Raleigh, N.C. — A Wake County District Court judge on Friday dismissed charges against a husband and wife arrested in May during one of the weekly protests at the state Legislative Building.
Vicki and Douglas Ryder were among more than 900 people arrested during the so-called "Moral Monday" demonstrations against the legislative agenda of the Republican-controlled General Assembly. The protesters said lawmakers were hurting the poor, the unemployed, students and other groups through their actions.
"We have shown that we can express our concerns and not be arrested for doing that," Vicki Ryder said after the daylong trial.
Protesters would usually gather at a nearby church and march to the Legislative Building, where they would sing and chant and sometimes refuse to leave when asked by the General Assembly Police. Those arrested were charged with trespassing, failure to disperse and violating Legislative Building rules.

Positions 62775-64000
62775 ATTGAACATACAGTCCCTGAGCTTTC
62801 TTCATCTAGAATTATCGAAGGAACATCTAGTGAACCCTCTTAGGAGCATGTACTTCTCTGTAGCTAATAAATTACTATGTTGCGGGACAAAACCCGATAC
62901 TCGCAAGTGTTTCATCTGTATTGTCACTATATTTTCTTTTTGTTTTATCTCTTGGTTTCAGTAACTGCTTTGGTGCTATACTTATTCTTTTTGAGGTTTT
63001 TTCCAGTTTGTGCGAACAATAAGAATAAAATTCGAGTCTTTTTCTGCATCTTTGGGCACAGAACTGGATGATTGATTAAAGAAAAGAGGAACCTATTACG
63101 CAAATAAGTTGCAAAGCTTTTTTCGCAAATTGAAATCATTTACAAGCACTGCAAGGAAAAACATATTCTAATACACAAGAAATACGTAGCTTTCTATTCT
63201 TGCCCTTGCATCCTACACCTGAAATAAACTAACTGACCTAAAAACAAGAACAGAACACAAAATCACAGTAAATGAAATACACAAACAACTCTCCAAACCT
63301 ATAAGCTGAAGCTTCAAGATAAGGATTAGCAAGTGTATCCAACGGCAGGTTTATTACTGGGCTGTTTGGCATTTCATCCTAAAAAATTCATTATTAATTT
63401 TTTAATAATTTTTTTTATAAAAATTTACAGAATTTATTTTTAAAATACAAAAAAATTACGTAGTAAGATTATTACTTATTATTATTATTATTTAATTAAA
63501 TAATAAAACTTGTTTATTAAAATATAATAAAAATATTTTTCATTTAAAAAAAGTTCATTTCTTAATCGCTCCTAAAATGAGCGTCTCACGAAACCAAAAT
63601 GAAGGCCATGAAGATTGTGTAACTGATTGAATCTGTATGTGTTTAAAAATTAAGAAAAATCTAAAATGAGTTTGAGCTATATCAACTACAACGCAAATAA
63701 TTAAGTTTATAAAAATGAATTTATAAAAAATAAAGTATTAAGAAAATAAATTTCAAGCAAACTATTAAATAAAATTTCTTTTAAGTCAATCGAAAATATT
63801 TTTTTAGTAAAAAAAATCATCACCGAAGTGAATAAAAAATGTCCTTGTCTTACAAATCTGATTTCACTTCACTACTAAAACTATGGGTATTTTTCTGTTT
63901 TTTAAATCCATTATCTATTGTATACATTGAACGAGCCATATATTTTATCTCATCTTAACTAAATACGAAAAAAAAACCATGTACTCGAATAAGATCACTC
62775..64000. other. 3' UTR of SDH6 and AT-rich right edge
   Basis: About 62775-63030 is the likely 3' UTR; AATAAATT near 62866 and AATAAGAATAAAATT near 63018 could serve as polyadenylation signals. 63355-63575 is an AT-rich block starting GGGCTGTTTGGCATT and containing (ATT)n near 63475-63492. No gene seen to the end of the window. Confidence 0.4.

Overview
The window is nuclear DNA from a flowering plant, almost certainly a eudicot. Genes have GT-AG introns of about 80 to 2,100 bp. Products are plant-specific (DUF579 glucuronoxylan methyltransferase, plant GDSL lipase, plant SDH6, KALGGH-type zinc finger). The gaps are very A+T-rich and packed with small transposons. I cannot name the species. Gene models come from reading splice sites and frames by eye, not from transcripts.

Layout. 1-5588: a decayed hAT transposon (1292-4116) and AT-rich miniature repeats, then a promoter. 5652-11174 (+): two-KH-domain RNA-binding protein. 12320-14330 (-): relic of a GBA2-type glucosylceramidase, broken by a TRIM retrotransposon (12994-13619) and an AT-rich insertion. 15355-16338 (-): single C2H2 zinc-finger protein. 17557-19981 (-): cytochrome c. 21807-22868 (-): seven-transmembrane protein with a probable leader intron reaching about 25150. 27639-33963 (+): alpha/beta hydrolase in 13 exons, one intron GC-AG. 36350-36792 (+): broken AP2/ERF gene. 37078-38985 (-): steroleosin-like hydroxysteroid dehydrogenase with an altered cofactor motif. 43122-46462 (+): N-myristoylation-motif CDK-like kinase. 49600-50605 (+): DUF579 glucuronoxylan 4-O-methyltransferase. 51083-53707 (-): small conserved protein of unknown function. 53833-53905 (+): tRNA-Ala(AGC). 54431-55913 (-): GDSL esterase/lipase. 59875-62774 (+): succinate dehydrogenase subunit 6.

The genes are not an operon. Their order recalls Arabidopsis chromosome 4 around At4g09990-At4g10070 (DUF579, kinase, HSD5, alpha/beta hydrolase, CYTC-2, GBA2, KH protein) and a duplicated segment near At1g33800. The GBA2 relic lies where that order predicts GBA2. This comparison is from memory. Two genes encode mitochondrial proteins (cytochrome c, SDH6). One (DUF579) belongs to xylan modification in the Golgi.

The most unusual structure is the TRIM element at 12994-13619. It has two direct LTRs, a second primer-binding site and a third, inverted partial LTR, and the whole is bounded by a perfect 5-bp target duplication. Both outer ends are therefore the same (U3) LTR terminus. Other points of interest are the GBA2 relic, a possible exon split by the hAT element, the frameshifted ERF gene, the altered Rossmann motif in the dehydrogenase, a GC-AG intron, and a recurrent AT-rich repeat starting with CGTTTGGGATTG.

Charges against some protesters were dropped after they agreed to perform community service under a deal offered by Wake County prosecutors to clear cases from the clogged court dockets. The Ryders are the first to take their cases to trial and win.
A week ago, the first Moral Monday case that was tried ended in a conviction. Saladin Muhammad was ordered to pay a $100 fine, but he has appealed the conviction.
"I can't account for the vicissitudes of the court. I just hope that, for future cases, charges will be dismissed," Vicki Ryder said.
The Ryders and Muammad were arrested on different days, and an attorney for one of the protesters awaiting trial said that may have played a role in Judge Joy Hamilton issuing different rulings.
About 30 other protesters were in court Friday awaiting their trials, but because the Ryders' case took all day, those trials were rescheduled for Oct. 28.
"I've had to come three times so far, and it's four hours each way," protester Leslie Boyd said. "It's exhausting, and I'd like to know what the outcome is going to be."
Still, Boyd and other protesters said they will stick it out to make their voices heard.
"Civil disobedience is an important part of democracy," protester Tara Bloomquist said.